After Christmas break we’ll start to build a fifth boat called ‘Katie’, a traditional looking 20’ gaff sloop designed by Harry Bryan. This will give the students experience with a more substantial backbone, ballast, decks and cabin.

 

Gaff sloop Katie that we are going to build

 

 

The first semester was ended with a nice Christmas dinner offered by the school for students and local guests.

 

christmas dinner at the school

 

yummy!

 

The first few days of Christmas break I joined Andy and his family in South Haven. It was nice to spend those days with nice folks and we had a chance to go ice skating on an ice rink. I just had to see the dutch windmill in Holland Michigan, since I spend 6 years of my life restoring those in the Netherlands. It was an authentic windmill imported from Holland. This part of Michigan was founded by dutch immigrants and one finds a lot of street and town names with dutch names.

 

christmas at Andy’s family

 

Andy’s house that he built

 

authentic dutch windmill in Holland michigan

 

like the good old days..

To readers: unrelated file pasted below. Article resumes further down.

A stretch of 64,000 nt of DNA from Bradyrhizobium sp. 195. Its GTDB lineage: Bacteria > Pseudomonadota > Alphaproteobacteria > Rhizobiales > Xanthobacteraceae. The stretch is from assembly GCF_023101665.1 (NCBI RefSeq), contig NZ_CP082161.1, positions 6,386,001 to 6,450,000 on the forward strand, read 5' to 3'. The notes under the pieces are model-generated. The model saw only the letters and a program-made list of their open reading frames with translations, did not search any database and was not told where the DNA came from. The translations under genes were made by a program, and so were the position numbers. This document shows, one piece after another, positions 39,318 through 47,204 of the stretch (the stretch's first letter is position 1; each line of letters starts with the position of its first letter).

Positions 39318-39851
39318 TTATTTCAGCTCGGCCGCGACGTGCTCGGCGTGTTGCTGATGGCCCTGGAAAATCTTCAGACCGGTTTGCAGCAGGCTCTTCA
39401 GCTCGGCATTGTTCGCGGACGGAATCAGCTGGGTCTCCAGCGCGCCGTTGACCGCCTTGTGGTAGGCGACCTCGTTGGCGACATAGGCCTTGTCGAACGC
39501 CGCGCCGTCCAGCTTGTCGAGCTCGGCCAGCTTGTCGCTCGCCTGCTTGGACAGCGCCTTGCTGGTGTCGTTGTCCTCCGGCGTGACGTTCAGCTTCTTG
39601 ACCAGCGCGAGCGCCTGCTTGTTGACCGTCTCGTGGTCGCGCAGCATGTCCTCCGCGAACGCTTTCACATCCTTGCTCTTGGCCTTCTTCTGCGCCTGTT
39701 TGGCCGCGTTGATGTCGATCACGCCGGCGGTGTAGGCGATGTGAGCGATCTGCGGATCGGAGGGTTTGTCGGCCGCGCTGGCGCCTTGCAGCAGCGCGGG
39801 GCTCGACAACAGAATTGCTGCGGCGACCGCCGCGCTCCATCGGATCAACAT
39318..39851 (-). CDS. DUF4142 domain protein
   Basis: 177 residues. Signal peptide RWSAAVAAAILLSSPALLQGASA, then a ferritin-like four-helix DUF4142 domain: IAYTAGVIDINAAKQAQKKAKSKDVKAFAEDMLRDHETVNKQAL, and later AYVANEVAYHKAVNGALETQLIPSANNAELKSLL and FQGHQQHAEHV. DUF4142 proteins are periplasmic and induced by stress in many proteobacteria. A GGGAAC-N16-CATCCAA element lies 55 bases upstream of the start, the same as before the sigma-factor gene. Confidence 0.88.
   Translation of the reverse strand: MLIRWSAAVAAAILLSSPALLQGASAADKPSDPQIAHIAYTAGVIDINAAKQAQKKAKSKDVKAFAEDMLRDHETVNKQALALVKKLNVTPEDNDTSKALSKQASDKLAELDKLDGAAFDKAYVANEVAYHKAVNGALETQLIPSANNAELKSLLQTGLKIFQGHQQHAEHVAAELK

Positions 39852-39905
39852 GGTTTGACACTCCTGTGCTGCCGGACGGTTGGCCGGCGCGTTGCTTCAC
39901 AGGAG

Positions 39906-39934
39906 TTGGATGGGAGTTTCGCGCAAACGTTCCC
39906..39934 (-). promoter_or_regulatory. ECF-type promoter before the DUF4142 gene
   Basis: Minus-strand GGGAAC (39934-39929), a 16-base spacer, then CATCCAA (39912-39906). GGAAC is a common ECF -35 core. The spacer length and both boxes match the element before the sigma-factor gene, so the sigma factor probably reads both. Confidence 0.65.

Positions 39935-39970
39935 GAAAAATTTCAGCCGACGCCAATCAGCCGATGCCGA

wild turkeys

 

The drive back up north offered some nice winter scenes.

 

looks like Elm trees

 

 

winter colors

 

back in the U.P.

 

Back at the school I had a week of uninterrupted time to dedicate to drawing up plans for Fetch. A guy in Australia (Bruce) wanted to build one and asked me to make a set of plans. As I was drawing we started to make some changes. Bruce wanted a cutter rig with a furler on a short bowsprit in order to easily take away fore sail area without having to go on deck. We raised the sheer to make up for the fact that Fetch immersed deeper with the additional structural weight and ballast. His brother David Gregor, who for a while had been playing with ideas to modify the Fulmar and the Wayfahrer, suggested to widen Fetch’ design in the stern. He suggested to ‘insert’ a long wedge as it were, 10” wide at the transom and coming to a point at the stem. At first I thought this was over the top, but after looking at it some more and making a few sketches, I started liking the idea. It would give Fetch more beam for stability, more cabin space, more room for the outboard so the rudder linkage wasn’t needed anymore. By moving the cabin and cockpit aft a bit everything just got roomier. Same sail area and hull length as Fetch and same seat arrangement. This is what it looks like so far.

 

uninterrupted time at the drawing board

 

sail plan of expanded Fetch

 

expanded Fetch with more room in cabin and cockpit

 

more beam and height

 

same folding seat

 

 

my new motto

 

08 Jan

3 Comments

Fetch; Great Lakes Boat Building School

by